Moisture Safety in Prefabricated Roof Renovations: Causes and Strategies




moisture safety, flat roof, prefabricated renovation, deep renovation, serial renovation


Achieving carbon neutrality by 2050 requires extensive energy renovation of the existing building stock. In this study we focus on deep renovation with prefabricated insulation elements as a potential solution to attain the required renovation speed and volume. The use of such elements without a proper moisture safety strategy can, however, lead to moisture-related problems, including mould growth. Here we examine the causes of moisture and mould damage in a case study of a building that has been renovated to near-zero energy standards using prefabricated insulation elements.

The study elucidates the reasons for the moisture damages detected and proposes two moisture safety strategies to improve the situation. The first strategy emphasizes the importance of ensuring dry construction conditions by either using a full temporary roof or avoiding rainfall during installation. The second strategy addresses localized water damage to the attic floor and involves the use of protective measures, active ventilation and a correct installation sequence. In the case of local moisture damage, the required amount of ventilation air flow during summer is 0.5–0.55 l/(s·m²). During cooler periods, heating is needed.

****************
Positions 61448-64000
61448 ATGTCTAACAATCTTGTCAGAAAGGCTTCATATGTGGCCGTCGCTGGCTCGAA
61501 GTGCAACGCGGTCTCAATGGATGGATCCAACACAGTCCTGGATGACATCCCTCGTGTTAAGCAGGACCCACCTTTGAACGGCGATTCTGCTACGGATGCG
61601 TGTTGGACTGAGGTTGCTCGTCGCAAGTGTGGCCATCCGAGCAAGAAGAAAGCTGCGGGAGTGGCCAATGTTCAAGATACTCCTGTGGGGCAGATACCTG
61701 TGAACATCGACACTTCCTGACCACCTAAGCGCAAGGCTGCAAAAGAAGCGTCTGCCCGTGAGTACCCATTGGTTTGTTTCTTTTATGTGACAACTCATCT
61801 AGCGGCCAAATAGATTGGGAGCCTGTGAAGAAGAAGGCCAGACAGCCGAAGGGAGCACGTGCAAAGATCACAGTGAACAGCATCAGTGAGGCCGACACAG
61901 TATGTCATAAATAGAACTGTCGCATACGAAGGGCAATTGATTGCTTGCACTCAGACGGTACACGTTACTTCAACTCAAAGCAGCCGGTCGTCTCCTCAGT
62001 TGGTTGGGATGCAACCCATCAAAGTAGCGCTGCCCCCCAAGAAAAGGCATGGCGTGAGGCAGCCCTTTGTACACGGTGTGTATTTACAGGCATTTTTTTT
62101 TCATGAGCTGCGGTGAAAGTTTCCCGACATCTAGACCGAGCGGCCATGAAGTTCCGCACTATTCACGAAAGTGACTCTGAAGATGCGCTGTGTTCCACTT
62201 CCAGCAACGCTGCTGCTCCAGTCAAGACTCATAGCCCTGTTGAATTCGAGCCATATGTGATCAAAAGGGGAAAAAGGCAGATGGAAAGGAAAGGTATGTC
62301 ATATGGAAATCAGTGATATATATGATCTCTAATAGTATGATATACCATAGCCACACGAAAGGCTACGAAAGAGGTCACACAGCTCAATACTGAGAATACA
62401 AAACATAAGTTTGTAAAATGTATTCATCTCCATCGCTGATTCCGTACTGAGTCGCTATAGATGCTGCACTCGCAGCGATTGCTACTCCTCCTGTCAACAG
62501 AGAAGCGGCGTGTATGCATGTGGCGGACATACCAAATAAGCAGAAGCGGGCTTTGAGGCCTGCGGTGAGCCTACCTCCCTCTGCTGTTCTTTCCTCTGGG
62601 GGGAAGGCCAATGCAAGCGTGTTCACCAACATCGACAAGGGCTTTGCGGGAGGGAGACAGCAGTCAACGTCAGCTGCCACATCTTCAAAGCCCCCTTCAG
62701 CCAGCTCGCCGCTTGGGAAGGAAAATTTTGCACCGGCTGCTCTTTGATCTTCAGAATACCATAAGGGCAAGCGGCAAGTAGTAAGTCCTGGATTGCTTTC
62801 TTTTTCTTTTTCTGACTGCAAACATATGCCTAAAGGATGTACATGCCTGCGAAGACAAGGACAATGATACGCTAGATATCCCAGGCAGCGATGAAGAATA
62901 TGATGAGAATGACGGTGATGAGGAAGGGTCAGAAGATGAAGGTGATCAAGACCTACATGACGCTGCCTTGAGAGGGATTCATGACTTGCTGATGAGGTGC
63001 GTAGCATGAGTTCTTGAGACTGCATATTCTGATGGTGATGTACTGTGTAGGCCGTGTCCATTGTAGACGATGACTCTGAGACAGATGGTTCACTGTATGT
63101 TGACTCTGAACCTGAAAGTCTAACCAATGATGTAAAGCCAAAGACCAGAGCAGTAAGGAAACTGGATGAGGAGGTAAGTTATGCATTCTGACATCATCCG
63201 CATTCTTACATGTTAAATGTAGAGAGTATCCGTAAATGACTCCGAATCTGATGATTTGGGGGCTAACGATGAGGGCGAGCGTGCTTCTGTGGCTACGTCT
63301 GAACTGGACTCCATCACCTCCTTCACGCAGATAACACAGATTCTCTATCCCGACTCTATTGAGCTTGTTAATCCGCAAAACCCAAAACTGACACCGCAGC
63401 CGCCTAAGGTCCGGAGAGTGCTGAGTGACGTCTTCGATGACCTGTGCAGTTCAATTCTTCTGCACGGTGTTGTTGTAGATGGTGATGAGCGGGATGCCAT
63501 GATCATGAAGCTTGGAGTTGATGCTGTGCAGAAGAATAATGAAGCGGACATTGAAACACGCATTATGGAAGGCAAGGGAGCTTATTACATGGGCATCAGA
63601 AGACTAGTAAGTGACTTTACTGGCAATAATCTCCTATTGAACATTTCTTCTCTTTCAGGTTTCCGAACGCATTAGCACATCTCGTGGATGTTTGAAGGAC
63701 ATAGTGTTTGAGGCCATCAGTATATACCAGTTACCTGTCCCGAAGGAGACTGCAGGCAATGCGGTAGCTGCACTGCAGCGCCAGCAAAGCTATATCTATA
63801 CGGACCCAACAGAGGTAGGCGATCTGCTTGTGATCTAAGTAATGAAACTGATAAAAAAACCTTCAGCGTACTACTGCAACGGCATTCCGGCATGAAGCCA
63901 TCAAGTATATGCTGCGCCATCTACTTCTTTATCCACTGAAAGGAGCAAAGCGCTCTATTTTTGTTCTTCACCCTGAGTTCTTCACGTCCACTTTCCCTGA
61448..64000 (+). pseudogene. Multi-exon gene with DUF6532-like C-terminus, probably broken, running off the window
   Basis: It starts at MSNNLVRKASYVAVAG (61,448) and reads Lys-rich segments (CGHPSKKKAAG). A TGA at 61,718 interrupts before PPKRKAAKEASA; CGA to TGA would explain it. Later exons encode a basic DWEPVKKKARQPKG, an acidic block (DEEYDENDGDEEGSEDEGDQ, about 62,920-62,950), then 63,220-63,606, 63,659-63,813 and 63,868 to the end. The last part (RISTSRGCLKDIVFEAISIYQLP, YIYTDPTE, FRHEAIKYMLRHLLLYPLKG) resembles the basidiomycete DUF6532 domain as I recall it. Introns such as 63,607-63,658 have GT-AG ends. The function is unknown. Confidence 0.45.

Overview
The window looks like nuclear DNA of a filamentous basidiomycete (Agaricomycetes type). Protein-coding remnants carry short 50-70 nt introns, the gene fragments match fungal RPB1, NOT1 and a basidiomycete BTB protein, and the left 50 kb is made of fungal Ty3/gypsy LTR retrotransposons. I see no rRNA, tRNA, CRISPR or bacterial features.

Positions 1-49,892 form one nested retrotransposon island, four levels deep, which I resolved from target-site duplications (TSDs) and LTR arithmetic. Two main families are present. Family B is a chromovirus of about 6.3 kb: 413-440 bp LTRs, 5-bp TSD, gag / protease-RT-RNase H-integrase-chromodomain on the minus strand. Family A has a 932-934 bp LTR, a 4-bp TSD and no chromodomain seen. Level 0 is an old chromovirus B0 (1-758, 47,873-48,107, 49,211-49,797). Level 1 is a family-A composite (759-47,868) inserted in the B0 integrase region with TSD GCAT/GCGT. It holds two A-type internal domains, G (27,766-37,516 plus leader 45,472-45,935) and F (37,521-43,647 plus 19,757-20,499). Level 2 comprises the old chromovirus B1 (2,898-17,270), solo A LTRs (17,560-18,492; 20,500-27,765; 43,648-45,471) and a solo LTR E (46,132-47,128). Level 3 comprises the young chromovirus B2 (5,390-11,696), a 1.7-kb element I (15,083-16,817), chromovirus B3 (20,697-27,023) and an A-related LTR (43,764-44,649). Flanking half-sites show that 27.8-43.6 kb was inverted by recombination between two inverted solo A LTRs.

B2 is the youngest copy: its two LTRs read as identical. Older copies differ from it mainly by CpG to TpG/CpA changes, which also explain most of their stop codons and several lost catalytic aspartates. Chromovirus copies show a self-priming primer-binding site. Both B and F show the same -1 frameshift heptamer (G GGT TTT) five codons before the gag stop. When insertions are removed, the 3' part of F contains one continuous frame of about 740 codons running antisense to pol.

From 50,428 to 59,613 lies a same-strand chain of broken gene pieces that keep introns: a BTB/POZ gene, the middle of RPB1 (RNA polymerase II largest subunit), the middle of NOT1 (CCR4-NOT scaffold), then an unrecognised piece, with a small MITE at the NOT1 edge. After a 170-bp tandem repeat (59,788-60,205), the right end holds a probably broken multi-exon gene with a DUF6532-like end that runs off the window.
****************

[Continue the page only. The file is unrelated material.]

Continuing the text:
The employed methods include modelling the case-study building with the IDA Indoor Climate and Energy software, as well as mould growth risk assessment based on temperature and relative humidity measurements. The results highlight the effectiveness of both strategies in preventing mould growth if applied correctly, and emphasize the need for thorough planning, moisture safety regulations and rapid response to ensure successful renovation with prefabricated insulation units.

The study provides valuable information on moisture safety strategies for serial renovations with prefabricated elements. The existence and proper implementation of a moisture safety strategy is important for achieving the desired energy performance goals while maintaining building durability and occupant health, and it needs to be applied throughout the chain of site management: from the main contractor down to the skilled worker.